Let’s have a glimpse on scenario of different farmers of different districts:
Scenario of Rautahat: There are around 18,000 sugarcane farmers in Rautahat district. Shree Ram Sugar Mills, one of the largest sugar manufacturers operating in Garuda of Rautahat, declared its insolvency some months ago. Indira Sugar Mill of Pratappur has not paid more than Rs 90 million to the sugarcane farmers. According to the farmers, the owner of Indira Sugar Mill has locked the mill and is out of contact.
Scenario of Siraha: According to concerned authorities, there are around 15,000 farmers engaged in commercial sugarcane farming in Sarlahi alone including 100,000 farmers in 15 districts. They have been involved in sugarcane farming for generations and it’s their major source of income. This year, the sugar mill where they had been supplying the cane announced that it was shutting down.
Scenario of Nawalparasi: Sugarcane farmers of Nawalparasi are still waiting for their payments worth Rs 190 million from two sugar mills in the region. Lumbini Sugar factory of Sunwal, has not paid Rs 100 million to the farmers. The industry has not only halted the payment from last year, this year, they have stopped crushing and operators and employees of the factory are out of contact.
Annapurna Sugar Mill, Shree Ram Sugar Mill, Mahalaxmi Sugar Mill and three other sugar mills in Nawalparasi had shut down their operations. Moreover, the criteria set by the government to receive subsidy is also not farmer-friendly. It is said that Indu Shankar Sugar Mill located at Hariwan had sent the necessary bank information to the government and had helped farmers to some extent to get the subsidy amount. However, Annapurna Sugar Mill in Paschimkaul had not yet provided the necessary documents, due to which farmers have been unable to claim subsidy payments.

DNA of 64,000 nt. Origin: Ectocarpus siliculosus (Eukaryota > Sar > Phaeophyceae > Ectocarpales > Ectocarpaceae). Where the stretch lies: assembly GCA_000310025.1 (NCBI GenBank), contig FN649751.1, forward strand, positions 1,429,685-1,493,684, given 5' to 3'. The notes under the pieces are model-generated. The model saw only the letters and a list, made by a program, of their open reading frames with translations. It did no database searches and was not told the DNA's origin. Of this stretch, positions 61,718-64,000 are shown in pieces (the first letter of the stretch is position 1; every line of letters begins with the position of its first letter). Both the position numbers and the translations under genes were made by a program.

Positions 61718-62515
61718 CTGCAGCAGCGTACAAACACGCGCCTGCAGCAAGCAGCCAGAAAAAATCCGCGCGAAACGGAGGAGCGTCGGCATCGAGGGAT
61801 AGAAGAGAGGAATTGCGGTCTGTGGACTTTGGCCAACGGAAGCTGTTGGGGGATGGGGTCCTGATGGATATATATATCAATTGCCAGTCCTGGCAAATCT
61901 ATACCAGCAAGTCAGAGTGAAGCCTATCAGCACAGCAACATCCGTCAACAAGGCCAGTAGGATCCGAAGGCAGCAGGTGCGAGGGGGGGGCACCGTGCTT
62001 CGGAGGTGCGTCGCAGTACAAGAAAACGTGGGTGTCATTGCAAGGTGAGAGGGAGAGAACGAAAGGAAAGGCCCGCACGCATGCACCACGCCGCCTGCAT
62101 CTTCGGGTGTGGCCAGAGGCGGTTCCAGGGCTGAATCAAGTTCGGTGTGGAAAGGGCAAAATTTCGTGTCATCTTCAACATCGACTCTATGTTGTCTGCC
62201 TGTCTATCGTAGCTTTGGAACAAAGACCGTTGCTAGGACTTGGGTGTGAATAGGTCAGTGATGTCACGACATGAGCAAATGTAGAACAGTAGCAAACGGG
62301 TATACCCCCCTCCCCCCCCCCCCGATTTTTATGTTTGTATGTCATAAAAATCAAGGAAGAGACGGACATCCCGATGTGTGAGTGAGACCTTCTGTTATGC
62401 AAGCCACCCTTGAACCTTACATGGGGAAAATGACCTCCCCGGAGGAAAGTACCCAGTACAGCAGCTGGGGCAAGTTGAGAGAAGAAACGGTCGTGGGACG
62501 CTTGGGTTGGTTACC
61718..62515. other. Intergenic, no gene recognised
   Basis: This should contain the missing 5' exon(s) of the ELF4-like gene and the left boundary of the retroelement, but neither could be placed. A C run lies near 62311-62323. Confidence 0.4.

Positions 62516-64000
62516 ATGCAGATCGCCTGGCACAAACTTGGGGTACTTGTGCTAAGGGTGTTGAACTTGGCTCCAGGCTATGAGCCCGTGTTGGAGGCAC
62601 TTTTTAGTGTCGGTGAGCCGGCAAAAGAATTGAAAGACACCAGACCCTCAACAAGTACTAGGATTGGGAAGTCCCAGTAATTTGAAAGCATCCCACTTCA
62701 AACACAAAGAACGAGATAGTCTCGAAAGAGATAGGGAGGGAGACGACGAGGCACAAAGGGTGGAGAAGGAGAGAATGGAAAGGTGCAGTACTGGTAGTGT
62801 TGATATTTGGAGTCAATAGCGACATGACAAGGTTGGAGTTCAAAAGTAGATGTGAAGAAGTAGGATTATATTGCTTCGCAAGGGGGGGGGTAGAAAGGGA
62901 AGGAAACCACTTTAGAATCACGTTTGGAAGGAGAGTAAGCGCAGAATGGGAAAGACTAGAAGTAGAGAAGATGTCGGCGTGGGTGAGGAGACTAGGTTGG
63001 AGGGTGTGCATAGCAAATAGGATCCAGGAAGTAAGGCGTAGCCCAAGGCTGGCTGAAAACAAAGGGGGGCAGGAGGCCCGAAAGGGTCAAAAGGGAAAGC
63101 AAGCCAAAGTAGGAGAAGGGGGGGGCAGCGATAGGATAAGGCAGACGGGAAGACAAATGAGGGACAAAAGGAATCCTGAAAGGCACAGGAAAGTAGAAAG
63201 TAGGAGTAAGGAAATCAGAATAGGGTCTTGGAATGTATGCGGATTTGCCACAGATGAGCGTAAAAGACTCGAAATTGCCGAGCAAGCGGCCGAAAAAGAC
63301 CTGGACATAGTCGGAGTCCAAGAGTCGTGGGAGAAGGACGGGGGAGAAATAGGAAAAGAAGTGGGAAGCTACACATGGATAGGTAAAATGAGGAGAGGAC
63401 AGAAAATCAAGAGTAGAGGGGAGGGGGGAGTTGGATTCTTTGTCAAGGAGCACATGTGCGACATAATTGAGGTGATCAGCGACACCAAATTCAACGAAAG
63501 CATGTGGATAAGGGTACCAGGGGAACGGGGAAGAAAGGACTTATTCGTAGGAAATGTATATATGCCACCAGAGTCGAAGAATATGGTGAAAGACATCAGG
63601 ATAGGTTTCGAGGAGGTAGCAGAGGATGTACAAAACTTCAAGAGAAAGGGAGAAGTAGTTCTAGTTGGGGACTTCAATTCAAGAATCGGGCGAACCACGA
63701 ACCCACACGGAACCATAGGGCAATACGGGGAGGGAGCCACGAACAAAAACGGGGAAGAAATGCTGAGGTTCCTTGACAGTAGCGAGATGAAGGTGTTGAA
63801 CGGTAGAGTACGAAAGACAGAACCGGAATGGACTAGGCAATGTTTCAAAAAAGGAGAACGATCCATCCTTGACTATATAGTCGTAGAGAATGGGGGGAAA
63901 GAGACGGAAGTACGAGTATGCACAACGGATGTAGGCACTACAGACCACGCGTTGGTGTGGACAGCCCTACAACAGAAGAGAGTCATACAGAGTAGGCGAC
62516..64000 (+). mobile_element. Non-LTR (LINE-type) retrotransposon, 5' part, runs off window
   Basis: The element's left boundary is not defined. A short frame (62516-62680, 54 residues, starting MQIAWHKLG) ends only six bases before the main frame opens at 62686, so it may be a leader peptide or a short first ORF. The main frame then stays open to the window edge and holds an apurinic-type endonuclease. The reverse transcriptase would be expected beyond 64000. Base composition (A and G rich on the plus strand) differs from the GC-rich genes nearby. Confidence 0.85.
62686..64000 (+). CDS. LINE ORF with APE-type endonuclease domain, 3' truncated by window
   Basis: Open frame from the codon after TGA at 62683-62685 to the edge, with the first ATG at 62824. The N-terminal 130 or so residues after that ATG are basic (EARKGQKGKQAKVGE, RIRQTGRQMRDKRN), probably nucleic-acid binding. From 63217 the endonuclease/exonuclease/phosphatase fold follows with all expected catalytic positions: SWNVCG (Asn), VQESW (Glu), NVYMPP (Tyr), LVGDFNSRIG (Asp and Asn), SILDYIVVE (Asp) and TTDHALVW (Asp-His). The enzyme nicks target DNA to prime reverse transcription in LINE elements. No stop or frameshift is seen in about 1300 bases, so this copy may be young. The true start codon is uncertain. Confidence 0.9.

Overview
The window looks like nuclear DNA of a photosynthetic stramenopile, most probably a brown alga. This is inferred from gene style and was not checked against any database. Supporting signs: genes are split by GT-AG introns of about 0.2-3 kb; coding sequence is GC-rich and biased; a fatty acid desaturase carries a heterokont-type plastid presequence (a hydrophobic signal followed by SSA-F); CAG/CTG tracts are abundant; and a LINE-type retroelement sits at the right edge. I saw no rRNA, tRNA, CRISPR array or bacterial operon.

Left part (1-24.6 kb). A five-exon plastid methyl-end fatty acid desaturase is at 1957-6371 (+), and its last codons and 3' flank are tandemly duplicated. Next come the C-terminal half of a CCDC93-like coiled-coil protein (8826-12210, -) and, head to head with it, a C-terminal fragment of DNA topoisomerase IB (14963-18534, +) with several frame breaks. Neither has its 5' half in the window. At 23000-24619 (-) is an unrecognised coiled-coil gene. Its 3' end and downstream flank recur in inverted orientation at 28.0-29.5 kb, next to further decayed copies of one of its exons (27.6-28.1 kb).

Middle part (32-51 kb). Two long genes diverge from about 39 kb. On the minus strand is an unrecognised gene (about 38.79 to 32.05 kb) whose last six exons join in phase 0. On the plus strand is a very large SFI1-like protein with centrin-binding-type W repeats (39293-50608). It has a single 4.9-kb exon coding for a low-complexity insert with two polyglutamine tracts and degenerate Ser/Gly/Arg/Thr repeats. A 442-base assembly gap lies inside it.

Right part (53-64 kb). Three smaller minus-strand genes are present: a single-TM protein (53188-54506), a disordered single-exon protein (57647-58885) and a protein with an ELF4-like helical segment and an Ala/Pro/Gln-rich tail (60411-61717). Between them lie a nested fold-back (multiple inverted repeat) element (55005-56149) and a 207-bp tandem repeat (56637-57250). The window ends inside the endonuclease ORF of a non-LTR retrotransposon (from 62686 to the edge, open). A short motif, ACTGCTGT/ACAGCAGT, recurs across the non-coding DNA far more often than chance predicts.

Government of Nepal has embraced SDGs, in development plans to minimize poverty and promote commercial agriculture for improving livelihood of the farmers. However, with the present scenario promises would be only promises aftermath and needs the immediate intervention in policy regulation, resources facilitation, organizational management and ecological balance. Though late, the government had shown readiness to address their concerns by signing five-point deal with the protesting farmers. But unlike the expectations of the farmers the agreement was limited to papers and words only. We need to stand by sugarcane farmers, until justice is done to them. The guarantee supply of sufficient and subsidized agriculture commodities like high yielding variety setts, modern agri-machineries, organic and inorganic fertilizers, irrigation infrastructures and plant protection measure are boon for higher production. Problem of delay payment must be solved by strict regulation and regular monitoring on the private sugar-mill promoting accountability. Similarly, local crushers should be considered in government price policies and activities to restrict their exploitation in pricing. Provision of direct cash subsidy should be made in line with the planting period so that farmer can use those subsidies for hiring machines, weeding, quality seeds, plant protection, irrigation and fertilization, which have a positive and significant effect in sugarcane production. Similarly, there should be the provision of procurement of the surplus stock of canes by the government, which are not brought by sugar-mill. The tears of the farmers depict the true picture of this country’s working class. The government should address all their concerns in such a way that they do not have to worry about not being paid, ever again. With policy and technological interventions, and promotional activities, sugarcane farming could be commercial and prosperous for improving livelihood of farming community.